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Vice Media CEO Nancy Dubuc on why she’s tired of hearing about ‘bro culture’

The freewheeling media startup has seen its share of controversy over the last 25 years, but Dubuc says Vice is moving on without sacrificing its pioneering spirit.

Vice Media CEO Nancy Dubuc on why she’s tired of hearing about ‘bro culture’
Nancy Dubac [Photo: Celine Grouard for Fast Company]

Everybody knows Vice Media is a male-dominated snake pit of debauchery, schoolyard behavior, and exclusivity, right?

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Well, not exactly. One person who’s tired of hearing this “lingering narrative” about the 25-year-old media startup is Nancy Dubuc, the former A&E veteran who became CEO of Vice Media last year.

“I’ve been in this seat now for almost 18 months, and I haven’t done an interview or had a panel where ‘bro culture’ hasn’t come up,” she said at the Fast Company Innovation Festival in New York on Tuesday. “And I know that many of my peers, who are men and who also have had similar cultural situations that they’ve had to endure at their companies as well, but I don’t think they’ve had to endure the same kind of constant drumbeat about their culture as we’ve had to.”

It’s not that Vice’s rule-bending reputation isn’t well earned. The company has seen plenty of internal strife in recent years, much of it memorably laid out in a New York Times exposé in 2017 that alleged a pattern of inappropriate behavior and harassment by male staffers.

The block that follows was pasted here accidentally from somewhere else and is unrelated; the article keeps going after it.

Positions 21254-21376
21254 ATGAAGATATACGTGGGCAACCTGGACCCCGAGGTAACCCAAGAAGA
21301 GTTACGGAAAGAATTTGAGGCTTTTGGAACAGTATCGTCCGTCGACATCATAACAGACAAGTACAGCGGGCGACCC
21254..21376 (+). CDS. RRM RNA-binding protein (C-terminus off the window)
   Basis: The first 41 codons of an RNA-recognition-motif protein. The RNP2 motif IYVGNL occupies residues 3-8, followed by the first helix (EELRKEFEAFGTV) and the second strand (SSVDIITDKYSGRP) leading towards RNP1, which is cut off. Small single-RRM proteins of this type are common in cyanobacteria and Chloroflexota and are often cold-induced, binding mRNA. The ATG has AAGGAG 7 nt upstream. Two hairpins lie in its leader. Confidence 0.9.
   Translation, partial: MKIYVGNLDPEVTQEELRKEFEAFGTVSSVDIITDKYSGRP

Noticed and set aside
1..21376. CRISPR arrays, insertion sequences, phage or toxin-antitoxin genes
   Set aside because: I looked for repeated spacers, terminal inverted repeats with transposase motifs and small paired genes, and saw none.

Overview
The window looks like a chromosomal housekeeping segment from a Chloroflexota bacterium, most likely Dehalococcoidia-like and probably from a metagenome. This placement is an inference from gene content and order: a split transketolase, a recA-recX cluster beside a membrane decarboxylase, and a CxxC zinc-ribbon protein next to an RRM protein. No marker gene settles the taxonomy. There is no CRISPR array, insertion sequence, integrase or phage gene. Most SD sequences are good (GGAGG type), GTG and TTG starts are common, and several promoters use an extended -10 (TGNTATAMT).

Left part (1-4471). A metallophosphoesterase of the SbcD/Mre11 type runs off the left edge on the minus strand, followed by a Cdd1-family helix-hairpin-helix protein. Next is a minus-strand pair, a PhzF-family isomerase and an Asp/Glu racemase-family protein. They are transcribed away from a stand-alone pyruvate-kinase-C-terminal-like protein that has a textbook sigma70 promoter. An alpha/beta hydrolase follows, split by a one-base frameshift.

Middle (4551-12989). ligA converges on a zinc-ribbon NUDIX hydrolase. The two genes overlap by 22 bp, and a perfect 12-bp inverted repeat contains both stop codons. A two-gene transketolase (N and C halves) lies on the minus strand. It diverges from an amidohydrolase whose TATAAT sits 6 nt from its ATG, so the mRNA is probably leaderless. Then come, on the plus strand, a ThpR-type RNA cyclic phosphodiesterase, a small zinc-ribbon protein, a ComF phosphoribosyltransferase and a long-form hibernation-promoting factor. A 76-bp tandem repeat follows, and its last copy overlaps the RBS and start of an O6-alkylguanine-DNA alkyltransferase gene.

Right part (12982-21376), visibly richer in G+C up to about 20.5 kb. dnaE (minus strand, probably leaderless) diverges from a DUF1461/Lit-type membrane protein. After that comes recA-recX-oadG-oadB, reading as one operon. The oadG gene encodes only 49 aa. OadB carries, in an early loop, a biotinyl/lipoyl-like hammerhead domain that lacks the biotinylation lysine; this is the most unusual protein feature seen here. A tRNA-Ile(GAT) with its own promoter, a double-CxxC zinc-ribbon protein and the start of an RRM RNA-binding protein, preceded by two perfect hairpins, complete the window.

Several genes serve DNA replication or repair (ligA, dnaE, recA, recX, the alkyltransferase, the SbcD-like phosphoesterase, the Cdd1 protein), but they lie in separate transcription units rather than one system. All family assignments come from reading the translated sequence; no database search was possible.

[Photo: Celine Grouard for Fast Company]
But Dubuc, who replaced outgoing cofounder Shane Smith, said Vice had already begun to make strides by the time she took the reins, including a workforce that was almost 50% women. “A lot of change was already underway,” she said. “They were eight months into a pay equity overview globally, which was a massive undertaking.”

Rather than fret about the past, Vice today is more focused on the future, Dubuc says, including a plan to reach profitability in 2020, tap new revenue sources that aren’t advertising dependent, and grow the brand’s international footprint. On that front, Vice just completed its acquisition of Refinery29, the women-focused digital media company founded in 2005. The mostly stock deal was reported to be worth about $400 million.

From a business standpoint, bringing the two companies together makes sense. Refinery29 has a sizable audience in the U.K. and parts of Germany, Dubuc noted, while Vice is popular in places like Latin America and the Middle East.

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But she said the acquisition is less about scale for its own sake than about bringing together two brands that are complementary, “not duplicative of what we already do,” in other words. She added that the brands are more alike than they may initially appear, with both sharing a pioneering spirit, a desire to tell stories with a “youthful point of view,” and the ability to reach similar audiences from a demographic standpoint.

“‘Authentic’ is really the word that comes to mind,” Dubuc said. “It exists in both cultures, and that will be easy to bring together.”

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About the author

Christopher Zara is a news editor for Fast Company and obsessed with media, technology, business, culture, and theater. Before coming to FastCo News, he was a deputy editor at International Business Times, a theater critic for Newsweek, and managing editor of Show Business magazine

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